Istanbul's High Criminal Court judges unanimously accepted an indictment against Israel's former chief of general staff, Gabi Ashkenazi, and three other ex-commanders for their involvement in the attack on a flotilla bound for Gaza.
Murder charges over Mavi Marmara raid will test strained Turkey-Israel relations
ISTANBUL // Two years after relations between former allies Turkey and Israel were plunged into crisis with the death of nine Turkish activists during an Israeli raid on a ship bound for Gaza, ties are set to be strained further with a decision by a Turkish court to hear murder charges against four former high-ranking Israeli military officers who oversaw the attack.
Tomorrow, tens of thousands of people are expected to gather in central Istanbul to commemorate the Israeli raid on May 31, 2010, at a rally organised by the Turkish charity that sent the ship, the Mavi Marmara, on the trip to Gaza.
The rally's aim was "to protest [against] Israel and show that the martyrs of Mavi Marmara have not been forgotten", the charity, the Foundation for Human Rights and Freedoms and Humanitarian Relief (IHH), said in a statement.
"Tens of thousands of people are expected to attend the march and chant 'For Jerusalem's liberation', 'Final destination is Freedom' slogans" it added.
Earlier this week, Istanbul's High Criminal Court judges unanimously accepted an indictment against Israel's former chief of general staff, Gabi Ashkenazi, and three other ex-commanders for their involvement in the attack on the Mavi Marmara. In his 144-page indictment, Mehmet Akif Ekinci, a prosecutor at the court, called for life sentences for the accused, Turkey's semi-official news agency Anadolu reported.
A date for the trial is to be set later, the court said.
The indictment said the officers who ordered the attack by Israeli commandos on the ship did so with the knowledge that people could be killed or hurt.
"Using deadly force with heavy weapons and long-range rifles because of attacks by people armed with sticks, spoons and forks cannot be described as legitimate defence," Anadolu quoted the indictment as saying.
The indictment also said the Israeli attack on the ship, carried out in international waters off the Israeli coast, should be treated like a crime committed on Turkish territory because it involved a Turkish vessel.
The four Israeli officers were not expected to attend a trial in Turkey. But convictions could trigger international arrest warrants against them, adding to existing tensions between Turkey and Israel, according to Veysel Ayhan, an analyst at the Centre for Middle Eastern Strategic Studies (Orsam), a think tank in Ankara.
"Turkey will not take a step back in this and will do nothing to prevent a trial from going ahead," Mr Ayhan said.
But Israel's government said it hoped the international community would put pressure on Turkey to cancel the trial against Gen Ashkenazi and the other officials.
"I imagine that diplomatic pressure will be put on Turkey to withdraw this action," Danny Ayalon, the deputy foreign minister, told state-run Channel One TV this week.
Turkey has demanded an apology by Israel, compensation for the victims' families as well as an end to the blockade of the Gaza Strip, but Israel said the raid was an act of self defence against an act of aggression by the IHH, which Israel says is a militant Islamist organisation. In response to the Israeli refusal to apologise, Ankara threw out the Israeli ambassador last year and downgraded relations considerably.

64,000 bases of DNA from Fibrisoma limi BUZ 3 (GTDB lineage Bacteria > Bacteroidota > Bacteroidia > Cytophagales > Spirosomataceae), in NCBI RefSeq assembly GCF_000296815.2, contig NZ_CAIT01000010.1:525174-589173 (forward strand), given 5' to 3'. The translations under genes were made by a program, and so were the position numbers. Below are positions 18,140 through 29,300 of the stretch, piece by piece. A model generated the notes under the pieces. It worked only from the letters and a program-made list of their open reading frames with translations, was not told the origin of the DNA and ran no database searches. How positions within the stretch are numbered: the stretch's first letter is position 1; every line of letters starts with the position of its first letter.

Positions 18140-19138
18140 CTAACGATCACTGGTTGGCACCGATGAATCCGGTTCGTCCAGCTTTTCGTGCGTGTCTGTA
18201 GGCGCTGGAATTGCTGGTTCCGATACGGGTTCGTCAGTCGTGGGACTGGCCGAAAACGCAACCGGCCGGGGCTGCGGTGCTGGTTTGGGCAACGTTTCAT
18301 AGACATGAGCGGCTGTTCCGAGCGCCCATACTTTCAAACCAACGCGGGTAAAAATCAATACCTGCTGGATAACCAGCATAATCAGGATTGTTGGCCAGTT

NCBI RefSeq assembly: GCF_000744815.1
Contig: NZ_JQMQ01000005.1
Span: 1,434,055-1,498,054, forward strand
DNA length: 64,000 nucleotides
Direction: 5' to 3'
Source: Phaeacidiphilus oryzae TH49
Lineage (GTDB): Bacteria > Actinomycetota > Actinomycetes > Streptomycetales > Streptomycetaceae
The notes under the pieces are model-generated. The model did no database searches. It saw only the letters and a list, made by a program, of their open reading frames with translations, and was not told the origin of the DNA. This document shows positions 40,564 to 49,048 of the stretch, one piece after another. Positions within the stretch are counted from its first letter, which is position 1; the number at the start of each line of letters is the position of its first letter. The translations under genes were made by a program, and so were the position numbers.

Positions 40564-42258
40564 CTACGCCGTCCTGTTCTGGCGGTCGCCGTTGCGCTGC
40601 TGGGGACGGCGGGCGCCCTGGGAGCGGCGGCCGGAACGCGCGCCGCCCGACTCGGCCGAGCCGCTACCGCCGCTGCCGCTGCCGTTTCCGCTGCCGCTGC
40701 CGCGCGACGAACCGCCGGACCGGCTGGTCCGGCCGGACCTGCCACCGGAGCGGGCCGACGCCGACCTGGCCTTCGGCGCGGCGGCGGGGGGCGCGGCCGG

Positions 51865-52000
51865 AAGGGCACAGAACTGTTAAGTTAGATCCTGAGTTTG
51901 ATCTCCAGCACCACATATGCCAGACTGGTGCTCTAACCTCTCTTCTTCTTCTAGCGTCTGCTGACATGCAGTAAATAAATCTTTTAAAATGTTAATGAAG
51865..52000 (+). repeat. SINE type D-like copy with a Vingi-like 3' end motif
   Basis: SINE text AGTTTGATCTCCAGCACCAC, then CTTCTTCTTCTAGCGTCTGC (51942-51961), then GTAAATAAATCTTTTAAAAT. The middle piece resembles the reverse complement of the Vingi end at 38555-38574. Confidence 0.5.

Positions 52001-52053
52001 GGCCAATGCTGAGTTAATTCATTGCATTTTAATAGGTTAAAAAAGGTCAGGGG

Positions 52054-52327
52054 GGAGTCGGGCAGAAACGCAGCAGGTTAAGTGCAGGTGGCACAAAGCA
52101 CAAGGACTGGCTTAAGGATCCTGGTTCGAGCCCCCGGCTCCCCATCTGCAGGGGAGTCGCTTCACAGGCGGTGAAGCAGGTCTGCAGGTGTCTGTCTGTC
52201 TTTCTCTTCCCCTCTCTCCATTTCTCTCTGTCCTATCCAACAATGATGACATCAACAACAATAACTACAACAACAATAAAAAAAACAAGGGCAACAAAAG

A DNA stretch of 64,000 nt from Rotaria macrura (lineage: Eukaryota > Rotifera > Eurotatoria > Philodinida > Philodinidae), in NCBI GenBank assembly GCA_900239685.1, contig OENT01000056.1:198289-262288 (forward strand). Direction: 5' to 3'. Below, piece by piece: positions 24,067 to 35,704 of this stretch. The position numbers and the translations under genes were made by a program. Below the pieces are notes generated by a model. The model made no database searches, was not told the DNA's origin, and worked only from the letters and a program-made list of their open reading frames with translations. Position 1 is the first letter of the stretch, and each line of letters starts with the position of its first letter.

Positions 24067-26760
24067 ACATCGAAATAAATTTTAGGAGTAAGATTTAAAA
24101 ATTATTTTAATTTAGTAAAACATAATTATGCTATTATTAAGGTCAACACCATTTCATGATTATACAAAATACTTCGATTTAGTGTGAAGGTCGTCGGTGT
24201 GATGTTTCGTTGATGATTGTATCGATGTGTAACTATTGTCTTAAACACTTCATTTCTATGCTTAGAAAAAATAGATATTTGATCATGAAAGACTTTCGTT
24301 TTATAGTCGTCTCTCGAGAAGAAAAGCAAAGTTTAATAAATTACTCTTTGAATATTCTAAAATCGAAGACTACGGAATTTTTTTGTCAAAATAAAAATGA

A United Nations report into the raid released last September accused Israel of acting with "excessive force" in the operation. But it endorsed the legality of Israel's naval blockade of Gaza, which Israel said was necessary to prevent the Islamist movement Hamas, which rules the coastal enclave, from obtaining weapons.
Turkey has said relations can be normalised only after Israel agrees to its demands. Instead of asking Turkey to heal its ties with Israel, "people should tell Israel to repair its relations with us", said Abdullah Gul, Turkey's president, last week after a meeting with Barack Obama, the US president, on the sidelines of the Nato summit in Chicago.
A Turkish diplomat, contacted by The National in the run-up to the anniversary of the Mavi Marmara raid and speaking on condition of anonymity, said there had been no recent contact between the two countries aimed at solving the problem.
Last week, a lawyer in Istanbul representing relatives of the Mavi Marmara victims, said he had rejected an Israeli proposal to pay a total of US$6m (Dh22m) in compensation and to issue a statement expressing "regret" for the loss of life.
Ramazan Ariturk, the lawyer, dismissed the proposal after consulting the victims' families on the grounds that the Israeli offer was "morally wrong and not right", Mr Ariturk's office said.
Mr Ayhan said he expected Israel to eventually accept Turkey's conditions for a normalisation of ties because political changes in the Middle East resulting from the Arab Spring had increased Israeli isolation in the region.
"Israel will have to take a step," Mr Ayhan said. "It is the most rational solution."
He said the new political landscape in the region had not been to Israel's benefit, citing recent tensions with Egypt.
Without the Arab Spring, Israel may have not been under pressure to heal the rift with Turkey, Mr Ayhan said. "But conditions have changed, and Turkey has become stronger," he said.
"It is Israel that has to take a step, not Turkey."